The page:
“People will go in and realize they’re not going to lose their security clearance, they’re not going to be removed from their unit,” he said. “We just want them to get the help they need.”
Much of the progress must begin at the unit level, Chaby said.
When he commanded SEAL Team 5, Chaby said the team stopped in Germany on their way home from a deployment. There, during a “decompression stop,” Chaby required each of his SEALs to spend at least 20 minutes with a chaplain or a counselor.
“If all they talked about was sports, that’s fine, but that professional was present,” Chaby said.
Each conversation was confidential, except if a service member displayed any indicators for suicide, he said.
SOCOM reported 10 suicides in 2011, 19 in 2012, and 12 so far this year.
Of the 550 troops in his task force, about 30 sought follow-on visits with a chaplain or behavioral health professional after returning to the U.S., Chaby said.
“I have no idea what their challenge was, but there was zero stigma and they were encouraged to go,” he said. “We’re working through these things and we’re seeing progress.”
SOCOM also is working with the services to provide its troops with more access to behavioral health care.
In the survey, 8 percent of respondents reported symptoms of post-traumatic stress, and 11 percent reported emotional numbness, Chaby said. But 4 percent reported seeking help.
“The services are doing a good job,” he said. “But it’s just so much. The bandwidth isn’t there.”
To help fill the gap, SOCOM plans to temporarily hire 132 psychologists and licensed clinical social workers. Taking a cue from the Army, the command also is embedding behavioral health providers and chaplains in their units to the battalion level, Chaby said.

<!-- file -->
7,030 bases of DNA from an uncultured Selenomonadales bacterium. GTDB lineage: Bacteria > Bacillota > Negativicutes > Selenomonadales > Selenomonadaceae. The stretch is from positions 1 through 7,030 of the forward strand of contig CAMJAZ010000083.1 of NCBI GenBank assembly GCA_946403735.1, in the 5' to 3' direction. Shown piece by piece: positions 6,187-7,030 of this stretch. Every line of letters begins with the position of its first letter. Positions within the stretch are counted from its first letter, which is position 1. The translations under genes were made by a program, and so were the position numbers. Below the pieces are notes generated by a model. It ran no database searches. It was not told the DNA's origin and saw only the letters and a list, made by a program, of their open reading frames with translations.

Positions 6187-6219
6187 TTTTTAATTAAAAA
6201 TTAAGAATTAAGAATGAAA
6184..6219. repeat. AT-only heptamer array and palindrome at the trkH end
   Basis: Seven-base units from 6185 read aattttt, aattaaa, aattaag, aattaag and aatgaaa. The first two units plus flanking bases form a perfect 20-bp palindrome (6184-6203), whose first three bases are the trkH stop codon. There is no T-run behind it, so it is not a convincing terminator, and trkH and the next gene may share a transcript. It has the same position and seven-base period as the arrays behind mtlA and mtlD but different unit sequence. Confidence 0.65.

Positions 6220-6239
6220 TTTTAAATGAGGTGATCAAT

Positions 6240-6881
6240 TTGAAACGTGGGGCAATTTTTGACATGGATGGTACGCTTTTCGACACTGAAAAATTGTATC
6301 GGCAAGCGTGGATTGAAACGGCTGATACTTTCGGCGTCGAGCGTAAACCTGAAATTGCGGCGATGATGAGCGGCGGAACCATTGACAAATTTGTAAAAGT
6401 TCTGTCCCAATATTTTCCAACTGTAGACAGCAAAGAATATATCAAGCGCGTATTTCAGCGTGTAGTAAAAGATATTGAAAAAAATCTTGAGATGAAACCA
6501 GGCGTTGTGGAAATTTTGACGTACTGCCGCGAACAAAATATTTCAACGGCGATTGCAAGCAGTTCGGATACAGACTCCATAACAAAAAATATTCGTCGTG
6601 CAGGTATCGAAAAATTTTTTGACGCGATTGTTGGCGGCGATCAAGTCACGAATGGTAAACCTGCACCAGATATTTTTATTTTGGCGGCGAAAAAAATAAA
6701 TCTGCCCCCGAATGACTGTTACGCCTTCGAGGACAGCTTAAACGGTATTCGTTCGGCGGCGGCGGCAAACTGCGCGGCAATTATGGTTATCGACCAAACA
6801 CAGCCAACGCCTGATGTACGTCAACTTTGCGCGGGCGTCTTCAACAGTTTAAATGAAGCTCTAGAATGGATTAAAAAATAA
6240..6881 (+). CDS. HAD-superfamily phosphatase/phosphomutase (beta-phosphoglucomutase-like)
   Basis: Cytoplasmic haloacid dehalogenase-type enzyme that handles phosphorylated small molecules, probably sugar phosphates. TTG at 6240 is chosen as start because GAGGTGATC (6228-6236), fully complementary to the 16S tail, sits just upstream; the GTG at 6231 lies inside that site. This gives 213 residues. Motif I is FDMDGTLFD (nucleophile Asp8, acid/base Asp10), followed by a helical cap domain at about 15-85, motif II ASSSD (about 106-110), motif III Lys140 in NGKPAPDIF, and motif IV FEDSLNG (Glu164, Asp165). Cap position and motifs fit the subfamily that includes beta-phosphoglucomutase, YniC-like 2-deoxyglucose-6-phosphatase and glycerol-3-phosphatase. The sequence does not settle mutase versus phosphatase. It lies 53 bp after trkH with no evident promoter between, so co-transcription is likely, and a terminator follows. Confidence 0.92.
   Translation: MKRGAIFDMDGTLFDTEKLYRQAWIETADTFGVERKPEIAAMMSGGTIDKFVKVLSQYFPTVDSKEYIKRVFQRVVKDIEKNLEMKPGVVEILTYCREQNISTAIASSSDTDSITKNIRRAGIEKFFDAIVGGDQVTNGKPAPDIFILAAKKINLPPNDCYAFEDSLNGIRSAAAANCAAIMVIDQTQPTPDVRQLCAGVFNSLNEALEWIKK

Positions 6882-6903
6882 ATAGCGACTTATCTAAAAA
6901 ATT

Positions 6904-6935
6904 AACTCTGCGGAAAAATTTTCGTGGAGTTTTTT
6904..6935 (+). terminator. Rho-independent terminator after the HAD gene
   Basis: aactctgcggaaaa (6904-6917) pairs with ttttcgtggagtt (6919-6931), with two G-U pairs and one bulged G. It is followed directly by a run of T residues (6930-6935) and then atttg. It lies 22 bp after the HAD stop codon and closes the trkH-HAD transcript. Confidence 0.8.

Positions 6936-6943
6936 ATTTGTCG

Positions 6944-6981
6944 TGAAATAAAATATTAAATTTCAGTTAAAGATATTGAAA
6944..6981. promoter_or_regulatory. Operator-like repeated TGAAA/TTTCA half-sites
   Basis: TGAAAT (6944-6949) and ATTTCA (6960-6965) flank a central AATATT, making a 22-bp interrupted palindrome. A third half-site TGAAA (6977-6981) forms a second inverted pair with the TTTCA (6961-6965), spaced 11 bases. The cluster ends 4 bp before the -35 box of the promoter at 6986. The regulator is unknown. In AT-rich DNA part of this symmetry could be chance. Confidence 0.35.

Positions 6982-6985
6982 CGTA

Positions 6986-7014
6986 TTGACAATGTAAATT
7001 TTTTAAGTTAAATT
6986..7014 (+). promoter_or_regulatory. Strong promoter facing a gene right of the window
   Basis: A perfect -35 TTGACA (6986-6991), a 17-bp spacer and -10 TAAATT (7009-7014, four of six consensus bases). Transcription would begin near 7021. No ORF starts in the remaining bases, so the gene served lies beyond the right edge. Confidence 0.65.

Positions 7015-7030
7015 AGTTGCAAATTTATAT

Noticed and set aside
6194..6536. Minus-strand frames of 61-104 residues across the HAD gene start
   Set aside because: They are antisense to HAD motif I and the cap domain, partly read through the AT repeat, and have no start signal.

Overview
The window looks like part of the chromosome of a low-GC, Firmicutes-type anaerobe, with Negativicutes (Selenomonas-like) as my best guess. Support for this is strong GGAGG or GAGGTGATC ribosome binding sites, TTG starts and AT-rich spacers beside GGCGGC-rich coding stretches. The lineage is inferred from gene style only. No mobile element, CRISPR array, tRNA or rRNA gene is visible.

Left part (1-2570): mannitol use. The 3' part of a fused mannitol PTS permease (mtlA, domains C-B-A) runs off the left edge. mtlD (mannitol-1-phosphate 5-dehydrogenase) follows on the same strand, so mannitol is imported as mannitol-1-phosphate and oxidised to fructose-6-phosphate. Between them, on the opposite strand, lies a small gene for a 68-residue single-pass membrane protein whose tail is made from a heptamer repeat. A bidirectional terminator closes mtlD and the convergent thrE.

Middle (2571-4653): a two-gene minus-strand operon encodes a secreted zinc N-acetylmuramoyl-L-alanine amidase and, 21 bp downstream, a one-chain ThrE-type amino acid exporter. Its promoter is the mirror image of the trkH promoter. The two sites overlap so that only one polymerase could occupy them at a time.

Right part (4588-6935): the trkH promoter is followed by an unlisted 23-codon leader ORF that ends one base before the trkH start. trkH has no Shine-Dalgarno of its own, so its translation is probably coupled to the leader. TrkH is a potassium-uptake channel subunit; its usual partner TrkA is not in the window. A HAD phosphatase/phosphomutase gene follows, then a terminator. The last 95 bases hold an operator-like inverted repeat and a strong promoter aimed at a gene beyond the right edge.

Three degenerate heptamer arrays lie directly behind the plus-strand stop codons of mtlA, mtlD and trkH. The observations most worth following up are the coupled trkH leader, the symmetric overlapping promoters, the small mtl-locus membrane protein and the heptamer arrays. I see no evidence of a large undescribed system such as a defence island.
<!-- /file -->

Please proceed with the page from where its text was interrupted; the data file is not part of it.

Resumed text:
“If everything we’re doing prevents one suicide, it’s worth it,” he said.
The home front
The task force is also focused on families and the time service members get at home.
“Divorce has always been an element in the military, but that doesn’t make it acceptable,” Chaby said. “I think we owe it to our troops to look at the whole package. Families are a part of readiness.”
The command is making an effort to keep families informed of what’s going on, setting up an infrastructure they can rely on when their loved one is deployed, and trying to provide as much predictability as possible, Chaby said.
SOCOM also is implementing a system called Defense Ready to better manage its personnel tempo.
“A lot of times, we focus solely on the deployment piece,” Chaby said. “For special operations, our battlefield requirements are so unique, so diverse, so extensive, we are forced to train across the U.S. We can’t do it all at home base.”
This means operators often leave home for three to five weeks at a time for training, he said.
“What we’re finding is it puts more stress on the spouses and families than the actual deployment,” he said. “With deployments, there’s consistency. When the husband or wife is going away, coming back, it’s very disruptive. When you let people know what to expect, it makes things so much easier.”
The command is “committed to giving some of our service members’ lives back to the family,” Chaby said. “A quote we pulled from the survey was ‘I can say ‘no’ to everything and ‘yes’ to nothing.’”
Defense Ready “is to protect us from ourselves,” Chaby said.
This means ensuring troops get the proper rest between training and deployments.
“Let’s say I’m getting ready to deploy to an extremely unstable environment,” Chaby said. “I want to go with the best. Unfortunately, the A team keeps deploying. You have to find solutions and employ leadership where you bring the B team up to par to take some of the heat off the A team.”
Under Defense Ready, commanders will have to get a waiver from McRaven to deploy people past the thresholds he has set, Chaby said.
“Obviously, we’re very concerned about battlefield readiness and battlefield success, but this is forcing leaders to do what they were hired to do and lead,” Chaby said.
The task force will focus on four pillars — human performance, psychological performance, social performance and spiritual performance, Chaby said.
“We’re building training programs to build resilience … to give people the tools to face what they’re going through,” he said. “It’s all about taking care of our force.”